President Carter, campaigning last Thursday in two crucial states where he now trails, spent 12 hours escalating misrepresentations about Ronald Reagan as a mad nuclear bomber, but a questioner suddenly brought him up short, showing the limits of this central tactic of the president's campaign.
A bone-tired Carter was asked, during a live interview over Philadelphia's WCAU-TV whether it was not "kind of harsh" to suggest a vote for Reagan would be a vote for war. "That would be too harsh, yes," the president replied quietly. "That certainly would be."
Carter had suggested exactly that a week earlier. He kept insinuating it over and over last Thursday, but soon discovered that this is not the same as trashing Carl Sanders in Georgia in 1970 or even Teddy Kennedy in last spring's primaries. The president's words are being so closely scrutinized that he cannot get away with all his old tricks.
Since Carter must back away from the overt warmonger accusations, his attack ultimately boils down to policy disagreements with Reagan over the merits of SALT II. In a political climate that demands stronger defense and tougher diplomacy, that disagreement is not necessarily a political advantage for the president.
Carter's managers believe he has no alternative. It is not that he trails Reagan so badly but that he lacks both momentum and an overriding campaign theme. Unlike other Democratic presidents, he cannot fall back on bread-and-butter issues. So the Carter camp relies on the tactic it knows and practices best: assault the opponent.
That was the situation as the president began a day-long swing through Ohio and Pennsylvania, two states he won in 1976 and may have to win in 1980. In each, he trails in the polls by around 5 percentage points (about the same as his national deficit).
Guided by Pat Caddell's polls, the new wave of Carter television spots seeks to exploit public doubts about whether Reagan as president would take the nation to war. They bear Gerald Rafshoon's inimitable trademark of relentless attack.
On the eve of Carter's Ohio-Pennsylvania trip, television viewers across the country saw variations of two basic Carter commercials: a half-dozen or so California voters, interviewed on the street, worrying that their former governor would "shoot from the hip" as president; a review of past Reagan statements threatening to show or use military force. Jimmy Carter himself? He was scarcely mentioned.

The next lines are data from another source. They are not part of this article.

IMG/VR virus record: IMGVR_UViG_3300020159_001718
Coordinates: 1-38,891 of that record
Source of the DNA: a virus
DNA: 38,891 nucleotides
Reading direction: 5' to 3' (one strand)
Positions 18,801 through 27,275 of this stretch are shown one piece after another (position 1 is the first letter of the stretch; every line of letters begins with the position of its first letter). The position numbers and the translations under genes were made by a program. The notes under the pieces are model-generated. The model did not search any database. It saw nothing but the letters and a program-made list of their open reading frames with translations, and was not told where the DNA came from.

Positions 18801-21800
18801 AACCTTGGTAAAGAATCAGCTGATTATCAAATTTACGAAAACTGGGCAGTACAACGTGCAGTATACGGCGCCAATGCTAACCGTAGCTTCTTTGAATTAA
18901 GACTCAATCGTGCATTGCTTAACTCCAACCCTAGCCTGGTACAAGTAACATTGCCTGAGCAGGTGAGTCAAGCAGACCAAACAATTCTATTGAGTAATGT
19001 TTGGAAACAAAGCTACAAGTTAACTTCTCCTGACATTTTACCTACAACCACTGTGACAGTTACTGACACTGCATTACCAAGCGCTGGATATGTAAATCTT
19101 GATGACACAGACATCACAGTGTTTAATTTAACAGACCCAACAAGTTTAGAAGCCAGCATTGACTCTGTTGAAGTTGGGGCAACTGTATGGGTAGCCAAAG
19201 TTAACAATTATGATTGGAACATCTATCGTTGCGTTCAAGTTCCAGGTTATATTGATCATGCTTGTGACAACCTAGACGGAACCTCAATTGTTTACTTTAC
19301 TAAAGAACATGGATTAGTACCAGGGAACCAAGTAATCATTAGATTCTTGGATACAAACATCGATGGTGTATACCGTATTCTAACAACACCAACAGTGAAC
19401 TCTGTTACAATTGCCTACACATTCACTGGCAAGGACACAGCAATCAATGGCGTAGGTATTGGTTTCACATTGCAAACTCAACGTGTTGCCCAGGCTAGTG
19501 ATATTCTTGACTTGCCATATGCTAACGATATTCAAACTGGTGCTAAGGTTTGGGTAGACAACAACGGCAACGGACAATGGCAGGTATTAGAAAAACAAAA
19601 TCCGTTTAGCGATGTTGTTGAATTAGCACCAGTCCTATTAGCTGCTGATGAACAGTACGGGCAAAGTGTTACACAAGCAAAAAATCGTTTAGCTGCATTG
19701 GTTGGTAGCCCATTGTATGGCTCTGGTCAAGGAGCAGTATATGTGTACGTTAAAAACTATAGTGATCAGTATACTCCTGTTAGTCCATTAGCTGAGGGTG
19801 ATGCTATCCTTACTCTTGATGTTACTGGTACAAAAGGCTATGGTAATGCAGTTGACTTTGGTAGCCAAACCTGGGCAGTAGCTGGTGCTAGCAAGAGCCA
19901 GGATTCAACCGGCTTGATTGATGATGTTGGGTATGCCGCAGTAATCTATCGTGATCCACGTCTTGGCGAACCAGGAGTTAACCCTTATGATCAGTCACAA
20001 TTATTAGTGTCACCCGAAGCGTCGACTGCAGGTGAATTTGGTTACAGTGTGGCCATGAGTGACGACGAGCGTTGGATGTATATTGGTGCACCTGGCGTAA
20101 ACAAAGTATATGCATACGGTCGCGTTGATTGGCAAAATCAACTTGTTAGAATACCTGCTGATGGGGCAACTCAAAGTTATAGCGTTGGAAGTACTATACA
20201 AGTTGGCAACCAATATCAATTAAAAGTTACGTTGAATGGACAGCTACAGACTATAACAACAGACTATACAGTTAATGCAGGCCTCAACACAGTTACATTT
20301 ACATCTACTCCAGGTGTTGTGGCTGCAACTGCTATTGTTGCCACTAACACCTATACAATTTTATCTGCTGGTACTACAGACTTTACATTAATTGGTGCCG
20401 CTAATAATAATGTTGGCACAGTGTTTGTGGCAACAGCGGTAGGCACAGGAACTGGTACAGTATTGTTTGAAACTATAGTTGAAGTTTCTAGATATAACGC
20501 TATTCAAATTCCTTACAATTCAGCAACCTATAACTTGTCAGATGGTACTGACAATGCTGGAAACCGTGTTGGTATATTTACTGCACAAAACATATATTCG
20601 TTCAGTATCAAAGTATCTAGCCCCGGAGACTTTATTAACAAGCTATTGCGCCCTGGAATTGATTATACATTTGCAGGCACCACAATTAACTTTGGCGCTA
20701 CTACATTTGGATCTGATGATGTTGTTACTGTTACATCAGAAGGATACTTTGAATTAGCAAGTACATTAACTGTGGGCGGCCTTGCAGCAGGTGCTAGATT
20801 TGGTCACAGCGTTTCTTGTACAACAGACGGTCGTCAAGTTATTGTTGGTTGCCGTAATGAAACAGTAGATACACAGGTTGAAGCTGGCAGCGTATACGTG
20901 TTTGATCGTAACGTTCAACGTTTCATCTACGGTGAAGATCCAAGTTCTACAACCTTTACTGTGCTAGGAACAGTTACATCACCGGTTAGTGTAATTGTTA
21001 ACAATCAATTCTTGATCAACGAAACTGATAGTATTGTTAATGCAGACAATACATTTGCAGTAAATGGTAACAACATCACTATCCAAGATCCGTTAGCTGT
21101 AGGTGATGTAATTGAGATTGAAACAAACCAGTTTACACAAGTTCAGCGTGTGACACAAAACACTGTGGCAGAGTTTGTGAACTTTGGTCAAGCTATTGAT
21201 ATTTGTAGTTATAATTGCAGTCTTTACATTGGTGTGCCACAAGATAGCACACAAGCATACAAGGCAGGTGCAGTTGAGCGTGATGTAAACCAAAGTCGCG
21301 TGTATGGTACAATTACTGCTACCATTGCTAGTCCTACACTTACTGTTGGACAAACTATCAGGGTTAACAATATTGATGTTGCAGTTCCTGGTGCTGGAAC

Reagan's interview with the Associated Press that day coincidentally provided ammunition for the president's trip. Opening the day with a Dayton "town meeting," Carter called Reagan's reiterated opposition to SALT II "a departure" from "a national commitment to peace." By the end of the day, Carter had refined his charge. "Gov. Reagan announced that he was going to abandon the SALT II agreement and replace it with an American nuclear arms race," he said in that TV interview.
In fact, Reagan told the AP that because he believes SALT II favors the Soviets, he would immediately seek new arms negotiations and simultaneously increase arms production as a bargaining lever. That basic disagreement over arms-control strategy and policy was twisted by Carter into an accusation that Reagan does not want any arms control at all.
This is traditional and habitual for Jimmy Carter. Reagan's 1975 suggestion that a destroyer might accompany U.S. tuna boats to Ecuador if a fishing rights dispute were not resolved now becomes, in the president's words here, as follows: "He advocated sending in the American Navy."
The tactic transcends military affairs. At a Philadelphia fund-raiser, Carter quoted Reagan in the AP interview as advocating repeal of the oil windfall profits tax and abolition of the Department of Energy. In fact, Reagan said the former was not possible now and he "would look very closely" at the latter. "He [Reagan] wants to eliminate conservation measures including the 55-m.p.h. speed limit," said Carter. In fact, Reagan is not specifically on record for any such elimination, including repealing the speed limit (which is contained in the Republican platform).
This Carter style irritates more than editorial writers. In suburban Lansdowne, Pa., a woman questioner contrasted Carter's past "upbeat and positive" tone to "negative aspects . . . in political television commercials attacking your opponents" -- specifically, TV commercials condemning Rep. John Anderson for his "Jesus Christ Amendment" 15 years ago.
"I have never heard of the TV spot that you refer to about Anderson and the Jesus Christ Amendment," Carter replied coolly. He was right. It is a radio commercial, played heavily in Democratic areas. The president's answer reflected his campaign style. The campaign is intended to eat up Reagan's lead, but in fact it was arousing hostility from the Philadelphia television interviewer, the woman in Lansdowne and, very likely, a great many other voters who expected something better.